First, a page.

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This question may need some work, but I'll do my best..

I remember hearing a while back that much of the history of India occurred in isolation. Without knowing whether this is strictly true, it got me to thinking about parallel social traits that have arisen independently in different regions of the world.

One of the more interesting social traits is religion. We know that religion is ever evolving, breaking into further sects and so on, and we know that most people throughout history have had a tendency to ask 'why'. So my assumption is that if you take all of the religions which exist today and trace their lineage backwards, you'll find a set of ancestors of 'religious families' which came to be independently of each other.

So what I wonder is:

  1. Moving backwards in time, can all of the religious families be isolated to their own common ancestor?
  2. If so, what are the religious ancestors, and in what regions did they arise?
  • Down-vote explanation? Too broad? – Canadian Coder Jun 7 '15 at 2:42
  • Seems like every question that 'doesn't look like the other questions' gets down-voted. – Canadian Coder Jun 7 '15 at 2:50
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    Here is my guess ( I have not up- or down-voted you yet... ) You don't show what research you yourself have done. You don't indicate any reasoning behind your assumptions to show that they are right, or correct. (Most people throughout history ...ask 'why'; says who? I firmly believe that most people, throughout history were more concerned with surviving (food, shelter, clothing, etc.) than asking philosophical questions) – CGCampbell Jun 7 '15 at 3:27
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    False assumption - there are huge discontinuities when we move from hunter gatherer to agriculture and again when we move to urban civilization. Joseph Campbell's history of mythology may be helpful. – Mark C. Wallace Jun 7 '15 at 3:57
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The major 'families' are generally equated with language families- so it was theorized that there was Proto Indo European Religion which differentiated into Indo-Iranian, Greek, Celtic and so on. Similarly a Semitic, Ural Altaic, Munda etc family of Religions was believed to exist.

More recently Michael Witzel of Harvard University has published a 'family' type theory of Myths. He thinks myths are very ancient and represent the 'ancestors' of the 'religious families' you refer to. Essentially he makes a sharp distinction between Gondwanan (with a Sub Saharan origin) and Laurentian (Eurasian) families of myths.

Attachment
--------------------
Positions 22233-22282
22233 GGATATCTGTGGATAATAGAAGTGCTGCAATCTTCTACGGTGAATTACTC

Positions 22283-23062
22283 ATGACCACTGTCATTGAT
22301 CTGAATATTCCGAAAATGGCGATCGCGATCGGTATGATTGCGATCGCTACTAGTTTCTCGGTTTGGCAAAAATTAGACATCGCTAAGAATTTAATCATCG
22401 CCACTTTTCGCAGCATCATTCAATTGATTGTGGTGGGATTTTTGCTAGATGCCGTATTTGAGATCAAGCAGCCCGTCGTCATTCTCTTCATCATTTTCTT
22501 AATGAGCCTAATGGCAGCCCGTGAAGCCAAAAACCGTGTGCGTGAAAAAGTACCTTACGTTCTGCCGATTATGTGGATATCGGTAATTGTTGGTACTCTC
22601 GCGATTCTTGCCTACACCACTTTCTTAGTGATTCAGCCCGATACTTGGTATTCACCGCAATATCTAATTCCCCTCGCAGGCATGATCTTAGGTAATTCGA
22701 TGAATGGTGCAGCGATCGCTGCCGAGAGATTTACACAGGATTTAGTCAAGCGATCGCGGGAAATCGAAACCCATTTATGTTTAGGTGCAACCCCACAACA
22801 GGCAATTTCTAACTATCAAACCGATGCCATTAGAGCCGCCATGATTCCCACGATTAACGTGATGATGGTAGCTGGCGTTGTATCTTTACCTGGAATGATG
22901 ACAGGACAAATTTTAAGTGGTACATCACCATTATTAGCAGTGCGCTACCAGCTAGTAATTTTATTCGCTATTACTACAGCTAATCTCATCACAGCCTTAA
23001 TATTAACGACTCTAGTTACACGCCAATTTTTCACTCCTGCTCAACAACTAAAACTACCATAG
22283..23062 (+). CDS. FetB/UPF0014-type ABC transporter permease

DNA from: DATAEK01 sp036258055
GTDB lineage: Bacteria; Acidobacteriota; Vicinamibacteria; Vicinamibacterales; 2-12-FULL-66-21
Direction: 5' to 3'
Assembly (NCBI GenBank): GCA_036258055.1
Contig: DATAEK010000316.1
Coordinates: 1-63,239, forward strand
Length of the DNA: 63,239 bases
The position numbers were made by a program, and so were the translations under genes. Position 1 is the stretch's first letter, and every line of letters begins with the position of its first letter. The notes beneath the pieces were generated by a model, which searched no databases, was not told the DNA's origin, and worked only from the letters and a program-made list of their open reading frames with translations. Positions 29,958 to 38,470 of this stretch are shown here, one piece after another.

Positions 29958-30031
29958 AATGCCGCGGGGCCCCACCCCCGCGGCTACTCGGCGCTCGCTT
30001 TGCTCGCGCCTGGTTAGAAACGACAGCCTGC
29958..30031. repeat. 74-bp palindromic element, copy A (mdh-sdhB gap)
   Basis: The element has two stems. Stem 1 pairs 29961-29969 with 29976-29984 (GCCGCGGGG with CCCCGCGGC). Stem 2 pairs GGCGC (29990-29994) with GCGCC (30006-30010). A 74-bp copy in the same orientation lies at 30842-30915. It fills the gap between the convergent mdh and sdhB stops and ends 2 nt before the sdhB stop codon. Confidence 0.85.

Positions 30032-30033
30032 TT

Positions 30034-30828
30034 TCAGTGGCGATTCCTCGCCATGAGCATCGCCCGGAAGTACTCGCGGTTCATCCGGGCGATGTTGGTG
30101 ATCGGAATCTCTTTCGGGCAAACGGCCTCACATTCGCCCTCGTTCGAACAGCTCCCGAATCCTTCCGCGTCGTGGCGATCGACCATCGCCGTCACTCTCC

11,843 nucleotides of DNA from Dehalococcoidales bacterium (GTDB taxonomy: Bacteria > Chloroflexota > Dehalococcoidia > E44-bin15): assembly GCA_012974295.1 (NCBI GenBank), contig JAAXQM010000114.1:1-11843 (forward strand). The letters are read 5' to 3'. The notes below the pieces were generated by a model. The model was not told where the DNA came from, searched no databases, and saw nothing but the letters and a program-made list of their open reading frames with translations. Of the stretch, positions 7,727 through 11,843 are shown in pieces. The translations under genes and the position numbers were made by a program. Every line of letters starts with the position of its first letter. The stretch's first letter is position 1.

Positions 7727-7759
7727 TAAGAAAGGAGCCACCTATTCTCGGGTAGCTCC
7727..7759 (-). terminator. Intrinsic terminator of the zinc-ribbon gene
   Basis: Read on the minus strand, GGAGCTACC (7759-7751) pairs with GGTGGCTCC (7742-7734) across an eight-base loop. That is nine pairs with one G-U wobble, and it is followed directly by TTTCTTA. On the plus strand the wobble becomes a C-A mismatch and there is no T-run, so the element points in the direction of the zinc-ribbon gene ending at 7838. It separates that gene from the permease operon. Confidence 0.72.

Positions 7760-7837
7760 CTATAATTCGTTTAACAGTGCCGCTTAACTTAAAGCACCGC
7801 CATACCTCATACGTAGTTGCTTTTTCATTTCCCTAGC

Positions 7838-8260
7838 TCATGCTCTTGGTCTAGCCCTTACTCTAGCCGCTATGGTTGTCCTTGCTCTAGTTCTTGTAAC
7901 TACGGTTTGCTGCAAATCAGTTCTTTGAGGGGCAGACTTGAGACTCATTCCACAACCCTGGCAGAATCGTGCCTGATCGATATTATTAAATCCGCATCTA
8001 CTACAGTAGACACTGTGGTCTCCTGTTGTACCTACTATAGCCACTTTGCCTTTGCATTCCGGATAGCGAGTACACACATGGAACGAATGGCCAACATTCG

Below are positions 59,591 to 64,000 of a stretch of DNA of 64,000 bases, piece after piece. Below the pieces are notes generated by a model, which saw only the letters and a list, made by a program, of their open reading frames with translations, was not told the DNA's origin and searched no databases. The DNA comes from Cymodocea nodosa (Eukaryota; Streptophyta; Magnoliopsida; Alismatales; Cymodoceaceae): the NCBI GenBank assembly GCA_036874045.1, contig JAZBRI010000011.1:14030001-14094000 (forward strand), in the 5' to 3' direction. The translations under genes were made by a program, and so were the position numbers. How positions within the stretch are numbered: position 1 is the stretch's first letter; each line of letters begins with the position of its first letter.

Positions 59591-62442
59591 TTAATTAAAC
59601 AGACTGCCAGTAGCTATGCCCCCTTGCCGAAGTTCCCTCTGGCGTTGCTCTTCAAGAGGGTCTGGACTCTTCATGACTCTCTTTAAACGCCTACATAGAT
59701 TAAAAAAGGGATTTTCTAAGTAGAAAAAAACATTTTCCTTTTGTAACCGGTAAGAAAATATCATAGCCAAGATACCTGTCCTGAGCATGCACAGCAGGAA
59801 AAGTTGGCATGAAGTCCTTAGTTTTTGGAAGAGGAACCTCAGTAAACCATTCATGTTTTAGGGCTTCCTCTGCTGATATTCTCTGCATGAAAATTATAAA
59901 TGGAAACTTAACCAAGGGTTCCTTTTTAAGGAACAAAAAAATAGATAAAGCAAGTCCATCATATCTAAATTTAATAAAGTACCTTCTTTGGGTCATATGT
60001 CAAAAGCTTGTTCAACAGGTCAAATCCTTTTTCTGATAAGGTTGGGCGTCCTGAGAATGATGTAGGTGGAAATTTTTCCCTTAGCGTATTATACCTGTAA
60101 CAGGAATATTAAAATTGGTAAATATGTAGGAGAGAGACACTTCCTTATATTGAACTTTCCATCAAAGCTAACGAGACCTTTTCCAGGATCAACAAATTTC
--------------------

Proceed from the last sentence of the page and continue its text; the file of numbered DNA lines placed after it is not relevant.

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Religions are basically psycological manifestations, which aquire a social code due to generational continuity.

Now how do religions develop? Well, people observe things, they want to ascribe it to something, as is the nature of human mind. Additions keep coming, and discourses develop. This is how belief systems are formed. Religion is a social trait, because social trait is sort of mass psycology.

But your speculation, that they have to have a common origin is quite inconsistent. Groups of people living anywhere, could form belief systems independently. Even a group of people living on a 30 sq km. isolated island, living thier for say 400 500 years, or even 50 years, without any previous legacy or further contact can have their own belief system.

And human groups dispersed a very long time ago, to have continued contact and legacy to build a common religion on. Places where there was not significant contact with other human cultures, can't be said to carry a common base with other human religions. Examples can be , Myriads of polynesian tribes, or south american tribes.

And guys, don't ask me source this. :)

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    "And guys, don't ask me source this." well then, it's your opinion. It so happens that I agree with it, but still.... :) – CGCampbell Jun 7 '15 at 12:04
  • @CGCampbell all theories, and interpretations on History are someone's perspective afterall :) – Rohit Jun 9 '15 at 7:09
  • Reading your answer again, you seem to have misunderstood the question. I'm not assuming a single origin, I'm assuming an origin of each distinct 'family'. Which after a little more reading can probably be traced in a linear fashion with the development of various civilizations/cultures. So I think you could get something of a distinct answer here. – Canadian Coder Apr 6 '17 at 18:56

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